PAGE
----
clearing paths


I don’t typically come to this blog with an agenda. If I sit down to write a post here, it’s simply because I like to sit down and write posts here. I don’t need to say much, but it’s nice to say something.  I write here to figure out what it is I need to say.

When I try to sit down and make any attempt at an official article, for example, it’s like trudging through three feet of fallen snow. I can feel what it is I want to say, but to turn my thoughts into something other people can understand is extremely difficult.

When I go to the Y, one of the things I like to do is jog in the resistance pool, except I like to run with the flow of the water and not against it. The resistance pool is an oval shaped section in a greater set of pools. They have jets that push the water to form a current. When I’m running with the current it feels like a rebellion, or more closely, a freedom. “Yes! Finally! Something that makes me feel light, swift, and strong!” It feels like a break from the daily life business of doing all those good and normal things that can start to feel hard after awhile. When I occasionally turn around and do try to swim against the current, it takes a long time for me to gain any distance. Eventually I make it up the ten or so foot section of pool to the handrail, but it’s a very, very slow process. I usually imagining if this is what it’d be like to futilely attempt to swim toward the shore before being thrown over the rim of Niagara Falls.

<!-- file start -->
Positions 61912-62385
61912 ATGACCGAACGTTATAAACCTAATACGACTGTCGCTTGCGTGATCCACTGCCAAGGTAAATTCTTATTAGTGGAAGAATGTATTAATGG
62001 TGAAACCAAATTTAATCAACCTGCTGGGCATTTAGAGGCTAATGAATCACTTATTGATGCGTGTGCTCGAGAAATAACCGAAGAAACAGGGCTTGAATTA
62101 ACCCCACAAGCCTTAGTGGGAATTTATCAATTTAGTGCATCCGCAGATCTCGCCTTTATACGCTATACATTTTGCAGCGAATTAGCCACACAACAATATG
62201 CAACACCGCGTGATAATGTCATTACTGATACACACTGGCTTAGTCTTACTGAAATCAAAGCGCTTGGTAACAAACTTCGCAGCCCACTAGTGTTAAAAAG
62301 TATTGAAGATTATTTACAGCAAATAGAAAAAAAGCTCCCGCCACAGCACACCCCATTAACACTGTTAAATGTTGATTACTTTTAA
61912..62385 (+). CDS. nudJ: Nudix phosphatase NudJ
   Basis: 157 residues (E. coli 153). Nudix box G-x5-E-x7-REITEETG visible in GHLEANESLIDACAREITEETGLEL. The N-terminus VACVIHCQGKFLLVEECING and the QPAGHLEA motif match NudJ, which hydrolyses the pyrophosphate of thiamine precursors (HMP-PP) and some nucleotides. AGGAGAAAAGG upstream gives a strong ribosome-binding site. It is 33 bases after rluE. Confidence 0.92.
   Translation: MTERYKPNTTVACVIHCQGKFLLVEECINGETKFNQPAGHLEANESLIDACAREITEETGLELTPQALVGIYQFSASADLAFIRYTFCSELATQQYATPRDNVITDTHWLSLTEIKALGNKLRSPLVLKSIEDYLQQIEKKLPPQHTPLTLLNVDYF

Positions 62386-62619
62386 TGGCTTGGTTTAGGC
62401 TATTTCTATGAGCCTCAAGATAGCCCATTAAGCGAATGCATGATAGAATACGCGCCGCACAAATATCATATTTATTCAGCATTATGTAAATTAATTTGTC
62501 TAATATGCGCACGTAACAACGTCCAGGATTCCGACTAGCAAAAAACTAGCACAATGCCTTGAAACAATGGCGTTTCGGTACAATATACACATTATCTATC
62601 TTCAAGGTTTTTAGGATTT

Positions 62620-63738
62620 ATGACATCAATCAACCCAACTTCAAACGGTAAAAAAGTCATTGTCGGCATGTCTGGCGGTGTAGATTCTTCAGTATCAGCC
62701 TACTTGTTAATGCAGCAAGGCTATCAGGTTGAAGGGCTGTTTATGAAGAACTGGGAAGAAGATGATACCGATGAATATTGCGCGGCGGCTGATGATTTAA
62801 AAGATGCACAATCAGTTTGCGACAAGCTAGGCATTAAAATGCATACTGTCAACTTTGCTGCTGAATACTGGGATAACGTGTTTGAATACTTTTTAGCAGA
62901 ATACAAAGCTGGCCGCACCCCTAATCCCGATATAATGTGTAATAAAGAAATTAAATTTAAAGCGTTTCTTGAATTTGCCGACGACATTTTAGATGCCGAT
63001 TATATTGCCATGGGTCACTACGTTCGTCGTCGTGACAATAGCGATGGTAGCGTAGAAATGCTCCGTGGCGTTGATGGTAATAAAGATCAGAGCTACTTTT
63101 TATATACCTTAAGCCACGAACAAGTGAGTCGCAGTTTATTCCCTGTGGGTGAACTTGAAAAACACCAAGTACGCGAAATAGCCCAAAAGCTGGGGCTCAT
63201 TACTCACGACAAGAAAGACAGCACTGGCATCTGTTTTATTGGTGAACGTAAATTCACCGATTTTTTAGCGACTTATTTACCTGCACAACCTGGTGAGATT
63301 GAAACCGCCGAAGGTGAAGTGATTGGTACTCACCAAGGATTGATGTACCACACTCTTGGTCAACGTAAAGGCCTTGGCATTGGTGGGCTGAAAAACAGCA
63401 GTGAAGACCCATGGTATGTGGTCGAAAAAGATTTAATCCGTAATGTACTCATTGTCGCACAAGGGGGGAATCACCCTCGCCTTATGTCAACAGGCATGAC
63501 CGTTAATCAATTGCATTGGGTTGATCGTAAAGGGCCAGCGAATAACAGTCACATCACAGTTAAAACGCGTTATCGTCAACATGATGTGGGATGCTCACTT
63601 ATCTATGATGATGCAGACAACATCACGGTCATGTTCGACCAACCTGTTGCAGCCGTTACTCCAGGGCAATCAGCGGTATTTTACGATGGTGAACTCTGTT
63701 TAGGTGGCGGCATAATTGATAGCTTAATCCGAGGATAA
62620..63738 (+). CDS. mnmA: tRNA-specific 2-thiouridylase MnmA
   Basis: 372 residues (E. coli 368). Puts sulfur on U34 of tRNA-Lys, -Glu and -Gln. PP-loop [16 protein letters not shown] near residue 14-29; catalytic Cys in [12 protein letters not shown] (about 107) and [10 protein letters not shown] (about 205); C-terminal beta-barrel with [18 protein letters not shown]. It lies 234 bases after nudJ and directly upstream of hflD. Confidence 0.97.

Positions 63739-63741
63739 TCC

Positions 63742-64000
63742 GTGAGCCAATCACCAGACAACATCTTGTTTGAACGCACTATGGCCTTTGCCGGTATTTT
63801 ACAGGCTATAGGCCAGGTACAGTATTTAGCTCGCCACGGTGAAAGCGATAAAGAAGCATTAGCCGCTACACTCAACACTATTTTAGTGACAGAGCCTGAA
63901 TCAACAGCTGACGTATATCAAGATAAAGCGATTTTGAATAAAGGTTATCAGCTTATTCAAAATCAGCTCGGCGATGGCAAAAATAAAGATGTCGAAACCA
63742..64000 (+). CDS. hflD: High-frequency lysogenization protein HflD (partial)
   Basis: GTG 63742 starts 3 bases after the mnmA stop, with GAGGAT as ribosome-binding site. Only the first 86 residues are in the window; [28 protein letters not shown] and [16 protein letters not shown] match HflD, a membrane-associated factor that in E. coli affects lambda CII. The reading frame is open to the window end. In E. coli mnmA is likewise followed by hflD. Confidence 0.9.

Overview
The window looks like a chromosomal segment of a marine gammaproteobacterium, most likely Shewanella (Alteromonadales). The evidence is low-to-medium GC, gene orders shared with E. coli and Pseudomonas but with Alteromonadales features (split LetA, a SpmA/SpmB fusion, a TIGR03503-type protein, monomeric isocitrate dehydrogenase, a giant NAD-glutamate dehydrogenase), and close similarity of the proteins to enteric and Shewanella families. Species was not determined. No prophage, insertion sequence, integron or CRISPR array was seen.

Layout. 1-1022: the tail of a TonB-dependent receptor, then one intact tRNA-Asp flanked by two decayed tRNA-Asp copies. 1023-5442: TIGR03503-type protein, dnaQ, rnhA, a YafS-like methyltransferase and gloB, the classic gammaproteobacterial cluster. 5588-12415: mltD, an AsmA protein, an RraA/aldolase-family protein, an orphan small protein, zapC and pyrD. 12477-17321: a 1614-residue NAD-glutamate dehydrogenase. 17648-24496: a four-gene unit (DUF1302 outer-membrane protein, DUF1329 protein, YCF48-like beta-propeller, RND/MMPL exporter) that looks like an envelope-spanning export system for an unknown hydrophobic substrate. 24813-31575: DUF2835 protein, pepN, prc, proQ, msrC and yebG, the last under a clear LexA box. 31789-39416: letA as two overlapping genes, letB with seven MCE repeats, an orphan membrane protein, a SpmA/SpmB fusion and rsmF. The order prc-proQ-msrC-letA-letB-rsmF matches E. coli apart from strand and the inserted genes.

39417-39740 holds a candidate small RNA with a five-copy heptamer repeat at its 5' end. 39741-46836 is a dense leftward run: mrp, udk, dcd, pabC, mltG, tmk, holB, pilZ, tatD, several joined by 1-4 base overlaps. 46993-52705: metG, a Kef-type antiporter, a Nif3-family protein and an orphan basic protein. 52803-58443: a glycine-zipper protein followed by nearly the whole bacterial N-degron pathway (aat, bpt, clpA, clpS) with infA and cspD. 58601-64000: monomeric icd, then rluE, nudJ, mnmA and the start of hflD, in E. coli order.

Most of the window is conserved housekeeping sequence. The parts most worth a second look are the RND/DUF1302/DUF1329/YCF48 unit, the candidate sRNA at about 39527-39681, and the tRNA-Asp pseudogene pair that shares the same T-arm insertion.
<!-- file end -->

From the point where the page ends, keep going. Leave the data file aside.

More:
I feel the need to say that I am not an athlete, not am I in any kind of great physical shape. I’m honestly just an average person. I think I gave the wrong impression one time to a man I was talking to over the summer about running and walking. We both wanted to run the camp 5K that fall and were talking about running through the trails. He asked if I ever ran here and I said I did sometimes, meaning, I have on occasion ran out here. But mostly, if I do anything at all, I walk. Fast forward to later that after the 5K run, in which I jogged occasionally but mostly walked, and finished last. My husband and all four of my kids who participated had finished before me. I was proud of them all, especially the littlest one, for sticking with the whole thing and doing it all in the rain. I was satisfied and proud of myself for doing and finishing something I said I wanted to do. That same man came up to me at the finish line, and after telling me “Good job” he said, “I thought you said you’d been running?”

I wasn’t upset or hurt by his comment, but I felt like I’d somehow not been clear or disappointed him.

I’m just me here, friends.

What you see is what you get.






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